As Lucent Technologies considers merging with French telecom equipment manufacturer Alcatel on the one hand, and AT&T continues to display its seemingly insatiable appetite to gobble up the competition on the other, it seems as if the former Bell companies are out to dominate the telecommunications industry once again.
But while the prospect of the majority of Baby Bells reuniting once again under one roof, having been forced to break up by the government in 1984 in accordance to anti-monopoly regulations, might be alarming to some, many expect that such moves will only strengthen the telecom networking sector as a whole. Similarly, a deal between the former Bell equipment maker and the Paris-based company could spur a rapid change in the business landscape of telecom product manufacturers as well.
Of course, the prospect of Alcatel joining forces with Lucent is nothing new, as the two companies entered similar talks in 2001, even though the deal ultimately fell through as they were unable to agree on how much control each company would have over the new entity. Some analysts, however, expect that this time around, the outcome will be different.
"The industry has been in a consolidation phase since Ericsson's acquisition of (Italian giant) Marconi," said Jean-Charles Doineau, service infrastructure practice leader at London-based research group Ovum. "The situation for Alcatel and Lucent has changed compared to 2001, when the companies were facing financial difficulties and were engaged in deep restructuring programs. Alcatel has sold all its loss-making activities (such as fiber optics and mobile phones) and succeeded in becoming a leading vendor in the fixed market (including becoming a major player in broadband.) while partly enhancing its mobile infrastructure business thanks to its success in emerging markets," Doineau said, pointing out that five years ago Lucent had the upper hand, but the situation now has changed.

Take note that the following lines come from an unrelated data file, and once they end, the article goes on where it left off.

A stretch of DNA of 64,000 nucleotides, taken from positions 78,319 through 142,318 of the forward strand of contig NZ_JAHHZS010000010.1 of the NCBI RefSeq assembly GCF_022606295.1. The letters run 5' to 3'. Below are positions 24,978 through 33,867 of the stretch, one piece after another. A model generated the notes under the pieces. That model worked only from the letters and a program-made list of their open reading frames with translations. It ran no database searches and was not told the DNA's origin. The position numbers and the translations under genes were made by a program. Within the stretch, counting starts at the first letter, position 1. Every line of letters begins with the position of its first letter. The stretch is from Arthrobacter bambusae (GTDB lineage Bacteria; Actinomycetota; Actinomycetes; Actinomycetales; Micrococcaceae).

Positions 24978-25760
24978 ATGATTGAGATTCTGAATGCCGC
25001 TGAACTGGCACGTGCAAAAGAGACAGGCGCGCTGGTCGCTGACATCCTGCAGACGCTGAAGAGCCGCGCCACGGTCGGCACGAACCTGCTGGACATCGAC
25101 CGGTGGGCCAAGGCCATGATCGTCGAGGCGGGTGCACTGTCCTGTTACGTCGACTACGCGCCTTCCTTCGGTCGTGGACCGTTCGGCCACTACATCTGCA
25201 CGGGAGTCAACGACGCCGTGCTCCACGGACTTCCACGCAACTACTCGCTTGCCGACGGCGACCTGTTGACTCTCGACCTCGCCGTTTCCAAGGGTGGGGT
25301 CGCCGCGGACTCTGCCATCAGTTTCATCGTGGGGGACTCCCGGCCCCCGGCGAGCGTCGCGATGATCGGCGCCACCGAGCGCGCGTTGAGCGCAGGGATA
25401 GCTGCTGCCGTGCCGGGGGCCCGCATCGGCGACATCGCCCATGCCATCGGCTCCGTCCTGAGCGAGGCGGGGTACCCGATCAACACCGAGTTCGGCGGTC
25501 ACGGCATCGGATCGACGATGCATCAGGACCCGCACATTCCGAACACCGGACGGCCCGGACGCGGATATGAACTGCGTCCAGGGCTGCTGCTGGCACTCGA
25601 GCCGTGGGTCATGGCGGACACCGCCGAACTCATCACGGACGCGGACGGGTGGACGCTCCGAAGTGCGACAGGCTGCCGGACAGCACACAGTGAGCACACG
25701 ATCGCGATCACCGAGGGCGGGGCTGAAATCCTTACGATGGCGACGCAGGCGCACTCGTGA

"Lucent also sold several activities to focus on telecoms, but did not succeed in gaining enough momentum in the fixed industry in its domestic market, while its mobile business is 90 percent CDMA, with key accounts such as Sprint and Verizon," he added.
Still, while it might now make financial sense for telecom equipment manufacturers to merge than it did in 2001, there is some concern that a leading U.S. telecom maker coming together with a European counterpart may lead to considerable political opposition that might break the deal yet again.
The merger between Lucent and Alcatel "will make sense ... if people feel comfortable with foreign ownership," said Jeff Kagan, an independent telecom analyst based in Marietta, Ga. "But it's a new idea in a dangerous time," he added.
Kagan argued that shareholders and customers alike as well as legislators would likely question "whether or not (the deal) is a security risk," and pointed out that merger talks would be easier to realize if it were between two U.S. companies.
Keeping politics aside, though, assuming that the merger goes forward, it may well ignite a buyout and merger frenzy among other telecom equipment manufacturers.
"The consolidation of the U.S. service provider market is certainly accelerating with the Sprint-Nextel and SBC-AT&T-Bellsouth mergers. Vendors are going to be confronted with significant (capital expenditure) rationalization in the already highly competitive U.S. market," Ovum's Doineau said.
In addition, the analyst pointed out that "Lucent is very dependant on these operators, and is probably more exposed than Alcatel, though the resurgence of an AT&T-led Bell system could favour the company."
Copyright 2006 by United Press International
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